Yippee! It’s bottomless, and we mean bottomless, afternoon tea. Utopia, unlimited. Except for the Bolly. Ok, utopia, slightly limited. The Goring lives up to and surpasses its rep as the most quintessentially English hotel in London, starting with the red liveried doormen beyond the reticent Edwardian façade, flowing through the David Linley designed hall and ending with loo humour. The loos. Grey and white marble basins by Drummonds. Who else? Hand lotion by Asprey. Praise be. Amusing Auguste Leraux cartoons lining the walls sadly aren’t appreciated by all. Or at least not by a certain Ted Patton of Kew Gardens. A framed letter expressing his concerns that their allegedly outré content would shock female staff takes pride of place next to the cartoons. George Goring has scrawled on it, “Close your eyes, girls!!” Not so much publish and be damned as post and be damned. Mr Patton’s letter is set to entertain gents going about their business for years to come. As we said, quintessentially English. No wonder The Goring is so popular.
“We cater for around 45 afternoon teas every day. Today we have 49. In June and July it can be 50 or more.”
Holy (pronounced “Holly” as in Holywood, Country Down) Hill House is a Planter’s house of comfortable grandeur. Set in the wilds of Tyrone, its shining white walls are testimony to the efforts of Hamilton and Margaret Thompson. They purchased the estate in 1983. “My family were tenant farmers here with 20 acres, half of which was peat land,” Hamilton reminisces. “We bought the house along with 230 acres. But we didn’t want anyone overlooking us so we bought a few surrounding farms too!”
“The last in the line of the Sinclair family was Will Hugh Montgomery, High Sheriff of Tyrone,” says Hamilton. “He was a confirmed bachelor until he met Elizabeth Elliott, a doll from Philadelphia.” Will died in 1930 but Bessie continued to live here along until 1957. Bessie was a snob! She wanted to marry someone with a title and army rank and with Will she got both.” Upon her death in 1957 the estate was inherited by a Sinclair relation, General Sir Allen Henry Shafto Adair, who subsequently sold it to the Thompsons. Hamilton notes, “The Castle of Mey was a Sinclair property. They’d quite a few bob between them. One of their other former homes has been in the news lately: Anmer Hall, Prince William and Catherine’s home. Adair Arms in Ballymena is named after them.”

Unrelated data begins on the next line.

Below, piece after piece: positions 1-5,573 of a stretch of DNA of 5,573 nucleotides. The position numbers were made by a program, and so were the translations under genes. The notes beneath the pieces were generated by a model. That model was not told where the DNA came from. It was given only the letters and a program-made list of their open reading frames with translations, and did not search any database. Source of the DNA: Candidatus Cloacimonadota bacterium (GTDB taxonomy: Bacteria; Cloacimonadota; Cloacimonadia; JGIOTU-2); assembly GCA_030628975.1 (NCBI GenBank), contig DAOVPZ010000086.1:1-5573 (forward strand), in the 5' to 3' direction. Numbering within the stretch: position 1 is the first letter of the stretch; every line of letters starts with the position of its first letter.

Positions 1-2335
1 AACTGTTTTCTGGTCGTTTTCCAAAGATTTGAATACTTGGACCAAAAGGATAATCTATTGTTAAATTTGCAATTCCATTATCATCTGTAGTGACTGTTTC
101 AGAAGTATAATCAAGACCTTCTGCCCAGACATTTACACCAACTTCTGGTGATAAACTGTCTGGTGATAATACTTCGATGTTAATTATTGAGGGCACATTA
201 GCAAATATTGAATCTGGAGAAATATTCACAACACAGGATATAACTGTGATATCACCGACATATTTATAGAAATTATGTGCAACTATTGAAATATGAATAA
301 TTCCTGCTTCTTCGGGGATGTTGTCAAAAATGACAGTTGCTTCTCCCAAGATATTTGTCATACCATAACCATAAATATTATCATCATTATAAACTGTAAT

“The very doghouses are listed!” he exclaims. A village of early 19th century limewashed rubble stone outbuildings embraces the rear elevation of the house. The laundry still has its mangle; tongue and groove panelling lines the coachman’s house; and the stable stalls are fully intact. A saw mill, forge with bellcote, byres and walled garden add to the complex. “I wanted to keep it as authentic as possible,” says Hamilton. “The estate would originally have been self sufficient. Years ago there weren’t any supermarkets!” Metal cockerel finials top the stone entrance piers to the courtyard.
Holy Hill House bears a passing resemblance to Springhill, the National Trust property in Tyrone. The harled front, a roughly symmetrical grouping of windows centring on the middle bay, slates on a secondary elevation, a Regency looking bay window and so on. But while Springhill is gable ended, the double pile hipped roof of Holy Hill swoops down from the chimneys to the eaves like a wide brimmed garden party hat. The roof contains one of Holy Hill’s hidden glories. More anon. Single bay screen wings topped by ball finials elongate the entrance front. A 1736 map by William Starratt in the library shows the main block of the house. So it’s at least early 18th century but the rear part likely dates from the previous century. Sir George Hamilton, brother of the Earl of Abercorn at Baronscourt, built a house here but it was destroyed in the 1641 Massacre of Ulster. Reverend John Sinclair then bought the estate in 1683 and the building he erected was to become the family seat for a quarter of a millennium. That is, save for a sojourn when the Sinclairs retreated behind the Walls of Derry during the Jacobite conflict.